Leigh Van Swall and Dwight Grimm didn’t set out to operate a refurbished 1950s drive-in in the Catskills. They were looking for a place to make small-batch, artisan vermouth.
After buying a weekend house in 2008, the couple began experimenting at home, mixing wine and fortified wine with various botanicals such as herbs, spices, seeds and flowers to make vermouth. As an aperitif and a cocktail ingredient, vermouth is largely known in only two forms–sweet and dry–in the U.S., but in other places around the globe, it is served in much wider varieties. Eventually, the hobby led them to seek formal education about botanicals, and the dream of taking their creations to a commercial audience was born.
“The more time you spend up here, the more you get in touch with what you really want to do with your life,” Van Swall said. “We got to the point where we needed a commercial kitchen to take it further, and a friend of ours mentioned the drive-in. Originally, it was just supposed to be a place for us to make our stuff.”
One thing led to another, though. Grimm has a background in video production, and was able to procure a gently used digital projector. As big supporters of local farms and food producers in their personal life, they realized they could sell New York State-made treats at the snack bar and offer a new market to small businesses while still pursuing their original goal.
“We just kind of dove in,” said Van Swall, who is originally from Syracuse and has a background in the fashion industry. Grimm grew up mostly in Australia, but his family has roots in the Schoharie Valley that date back to the 18th century. The couple met in New York City, where they lived until relocating upstate. Last month, after a successful Kickstarter campaign helped them raise $22,000, they reopened the dormant Greenville Drive-In. It shows mostly retro and some first-run movies on the weekends, hosts video game nights on Mondays and has a calendar filled with other fun happenings.
“We’re trying not to be so much a straight-up movie theater, but more of an event venue with movie-showing capabilities,” Grimm said. “We’re having a lot of fun with it.”
Future plans include themed events that pair movies with particular interests and foods, such as chocolate. The theater can also host private events, such as birthday parties and corporate gatherings.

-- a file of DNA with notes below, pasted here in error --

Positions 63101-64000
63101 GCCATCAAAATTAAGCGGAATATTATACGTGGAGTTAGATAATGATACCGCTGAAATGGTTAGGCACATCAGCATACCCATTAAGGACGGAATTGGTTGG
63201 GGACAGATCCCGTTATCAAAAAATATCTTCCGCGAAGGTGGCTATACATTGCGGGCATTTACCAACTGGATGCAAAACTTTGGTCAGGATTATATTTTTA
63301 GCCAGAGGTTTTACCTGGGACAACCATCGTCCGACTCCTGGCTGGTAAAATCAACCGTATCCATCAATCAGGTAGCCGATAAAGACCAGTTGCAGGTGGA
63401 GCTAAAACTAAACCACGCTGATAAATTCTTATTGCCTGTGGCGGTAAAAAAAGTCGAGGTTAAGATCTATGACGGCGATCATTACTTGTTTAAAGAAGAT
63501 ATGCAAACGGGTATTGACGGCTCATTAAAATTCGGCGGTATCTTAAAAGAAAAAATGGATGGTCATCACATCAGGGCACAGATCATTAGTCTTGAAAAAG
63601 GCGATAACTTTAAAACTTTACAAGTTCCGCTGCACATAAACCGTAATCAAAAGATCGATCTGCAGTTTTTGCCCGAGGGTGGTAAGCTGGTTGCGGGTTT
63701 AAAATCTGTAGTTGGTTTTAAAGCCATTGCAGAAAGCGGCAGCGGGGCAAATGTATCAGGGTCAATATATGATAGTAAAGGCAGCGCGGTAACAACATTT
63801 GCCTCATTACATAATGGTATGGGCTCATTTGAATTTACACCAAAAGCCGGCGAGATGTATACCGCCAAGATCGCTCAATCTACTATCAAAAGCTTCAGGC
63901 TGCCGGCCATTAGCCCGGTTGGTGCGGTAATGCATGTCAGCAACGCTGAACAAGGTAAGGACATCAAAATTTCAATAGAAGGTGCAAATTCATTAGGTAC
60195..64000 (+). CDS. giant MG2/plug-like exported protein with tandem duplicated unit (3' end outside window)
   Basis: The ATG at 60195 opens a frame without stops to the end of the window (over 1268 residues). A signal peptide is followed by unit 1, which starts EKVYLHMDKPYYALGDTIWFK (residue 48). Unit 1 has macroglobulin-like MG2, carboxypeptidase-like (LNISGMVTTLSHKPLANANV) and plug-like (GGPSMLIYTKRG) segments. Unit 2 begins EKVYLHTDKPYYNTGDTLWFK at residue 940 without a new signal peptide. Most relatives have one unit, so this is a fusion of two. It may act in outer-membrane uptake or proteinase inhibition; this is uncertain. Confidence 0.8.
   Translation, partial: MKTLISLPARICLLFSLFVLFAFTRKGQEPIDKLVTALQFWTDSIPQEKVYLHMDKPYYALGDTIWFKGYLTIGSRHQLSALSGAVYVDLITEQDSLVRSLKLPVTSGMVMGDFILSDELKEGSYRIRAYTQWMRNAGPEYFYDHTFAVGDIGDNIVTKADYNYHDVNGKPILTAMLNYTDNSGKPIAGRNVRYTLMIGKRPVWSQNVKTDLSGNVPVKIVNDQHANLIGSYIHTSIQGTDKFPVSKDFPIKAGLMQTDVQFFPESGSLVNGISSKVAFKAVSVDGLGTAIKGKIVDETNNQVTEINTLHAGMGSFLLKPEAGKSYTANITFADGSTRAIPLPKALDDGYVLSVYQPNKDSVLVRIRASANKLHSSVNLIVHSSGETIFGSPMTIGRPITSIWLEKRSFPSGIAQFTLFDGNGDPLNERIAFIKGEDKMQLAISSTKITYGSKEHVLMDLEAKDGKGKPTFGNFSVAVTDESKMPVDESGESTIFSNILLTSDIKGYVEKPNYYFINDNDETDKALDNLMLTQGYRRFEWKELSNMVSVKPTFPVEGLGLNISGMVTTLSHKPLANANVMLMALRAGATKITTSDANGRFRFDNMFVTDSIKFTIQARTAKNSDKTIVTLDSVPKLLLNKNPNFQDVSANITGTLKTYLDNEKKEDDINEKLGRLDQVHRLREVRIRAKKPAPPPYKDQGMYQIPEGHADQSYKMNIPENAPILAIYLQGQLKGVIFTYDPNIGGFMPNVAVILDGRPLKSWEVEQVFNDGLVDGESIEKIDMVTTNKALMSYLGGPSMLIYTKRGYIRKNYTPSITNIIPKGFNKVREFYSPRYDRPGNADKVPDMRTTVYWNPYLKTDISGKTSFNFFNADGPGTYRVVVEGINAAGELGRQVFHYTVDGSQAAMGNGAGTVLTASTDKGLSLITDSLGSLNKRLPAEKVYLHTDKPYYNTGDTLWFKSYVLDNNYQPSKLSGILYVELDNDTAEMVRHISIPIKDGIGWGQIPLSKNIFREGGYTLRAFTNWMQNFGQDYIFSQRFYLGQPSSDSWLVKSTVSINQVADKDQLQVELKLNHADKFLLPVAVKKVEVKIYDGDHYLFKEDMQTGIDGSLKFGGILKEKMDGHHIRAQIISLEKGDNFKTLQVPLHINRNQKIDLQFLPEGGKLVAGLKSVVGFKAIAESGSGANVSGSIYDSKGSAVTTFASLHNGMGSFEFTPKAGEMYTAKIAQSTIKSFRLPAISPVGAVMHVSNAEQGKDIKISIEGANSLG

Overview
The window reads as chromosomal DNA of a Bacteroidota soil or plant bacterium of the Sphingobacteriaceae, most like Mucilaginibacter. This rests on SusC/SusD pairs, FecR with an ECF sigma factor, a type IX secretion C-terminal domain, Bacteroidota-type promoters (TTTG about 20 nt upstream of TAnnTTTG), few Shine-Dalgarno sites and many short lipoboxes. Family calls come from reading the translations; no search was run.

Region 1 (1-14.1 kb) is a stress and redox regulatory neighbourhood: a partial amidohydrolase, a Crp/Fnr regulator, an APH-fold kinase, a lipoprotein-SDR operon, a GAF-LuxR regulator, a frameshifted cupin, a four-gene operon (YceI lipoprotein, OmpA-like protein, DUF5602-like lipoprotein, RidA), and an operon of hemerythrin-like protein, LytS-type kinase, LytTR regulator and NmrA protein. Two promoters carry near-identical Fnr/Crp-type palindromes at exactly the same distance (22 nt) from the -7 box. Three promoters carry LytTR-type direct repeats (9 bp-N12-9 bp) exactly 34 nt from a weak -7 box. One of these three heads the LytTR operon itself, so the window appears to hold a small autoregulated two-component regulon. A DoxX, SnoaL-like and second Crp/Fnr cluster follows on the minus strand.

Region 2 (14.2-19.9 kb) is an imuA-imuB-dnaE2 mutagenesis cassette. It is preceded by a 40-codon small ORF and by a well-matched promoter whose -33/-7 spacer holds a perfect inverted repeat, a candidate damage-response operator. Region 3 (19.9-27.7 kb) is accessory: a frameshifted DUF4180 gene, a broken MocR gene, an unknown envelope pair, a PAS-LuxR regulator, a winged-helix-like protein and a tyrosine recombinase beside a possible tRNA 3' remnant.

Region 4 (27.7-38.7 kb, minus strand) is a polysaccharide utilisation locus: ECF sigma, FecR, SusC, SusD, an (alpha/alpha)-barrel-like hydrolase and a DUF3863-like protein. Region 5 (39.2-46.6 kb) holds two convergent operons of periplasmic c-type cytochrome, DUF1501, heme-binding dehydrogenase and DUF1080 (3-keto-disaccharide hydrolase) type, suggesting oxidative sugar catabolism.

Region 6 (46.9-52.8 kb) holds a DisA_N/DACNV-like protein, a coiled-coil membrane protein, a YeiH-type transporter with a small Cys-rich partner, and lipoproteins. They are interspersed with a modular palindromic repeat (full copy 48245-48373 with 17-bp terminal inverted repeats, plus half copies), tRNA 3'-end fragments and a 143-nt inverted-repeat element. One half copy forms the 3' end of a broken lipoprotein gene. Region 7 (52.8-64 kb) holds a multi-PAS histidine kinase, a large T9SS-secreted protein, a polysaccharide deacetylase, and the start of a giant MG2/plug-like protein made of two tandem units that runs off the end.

The 80-foot-wide screen with its 225 parking spots might be the main attraction, but the action in the snack bar is its own story. There, Van Swall and Grimm have created a new generation of movie concession stand, where you can buy ice cream sandwiches made just across town by Two Twisted Ladies, and drink a non-alcoholic lemon-lime soda concocted by the proprietors. Almost everything is made in New York State, from Long Island to the Finger Lakes. Catskill-area suppliers include Brine Barrel Delicatessen in Saugerties and Lola Granola in the Hudson Valley. (See the full list.)
“When you’re dealing with local producers, you have so much more control,” Grimm said. “We can be so much more flexible and responsive to our customers, and tailor our products to local demand.” For example, the snack bar offers many gluten-free options, including gluten-free hot dog rolls. As opposed to dealing with big corporations, Grimm said, if a local supplier doesn’t have what they need, they might be willing to make it.
A beer garden constructed entirely of repurposed wooden pallets sits ready for the day–probably this fall–when the drive-in gets its liquor license, which will allow it to host Catskill-area beverage-makers for guest appearances as well as make and sell vermouth.
Meanwhile, work on perfecting the housemade vermouth for eventual bottling and sales continues. After attending several workshops at the Carey Institute for Global Good in Resselaerville on topics such as mead, Grimm took an intensive, six-weekend-long botanical medicine course at the Herbal Bear School of Medicine in Grand Gorge.
Among the plants the couple works with are milkweed, St. John’s wort and autumn olive berry, an edible invasive plant that grows on their farm in Albany County. It’s high in antioxidants and has an interesting flavor, Van Swall said.
“It’s been fun to explore what’s indigenous to the land here,” Van Swall said, noting some great advice offered by the proprietors of Wellington’s Herbs and Spices in Schoharie. “They said to us: ‘Just get to know your land for a year, see what’s growing there.'”
At the theater, business is growing steadily. Local residents who grew up watching movies at the drive-in now come in with their grandchildren, reminiscing about their own childhoods of cinema under the stars. While the adventure of operating a drive-in came about by accident, Grimm and Van Swall now realize that it has created a ready-made venue and audience for many other adventures–which would not have happened if they’d opened a small vermouth tasting room on a remote back road at their farm.
“Now, once we have our permits, I can roll out a few aperitifs at a time, and expose people to what I’m doing, slowly,” Grimm said. “We’re really trying to have both food and entertainment that’s accessible to everyone.”
The theater is also a great outlet for supporting the arts community, Van Swall said, noting an upcoming showing of a local filmmaker’s work.
“As we develop as a creative community here, we have this great space to make things happen,” she said.
Find the Greenville Drive-In at 10700 Route 32 in Greenville. Doors open at 7 p.m. and movies begin around dusk. Tickets are $5 for all patrons over 5; children under 5 are free. Leashed dogs are allowed with a free “pup pass.” The movie schedule is on the website and on Facebook. This weekend’s feature is Ant-Man.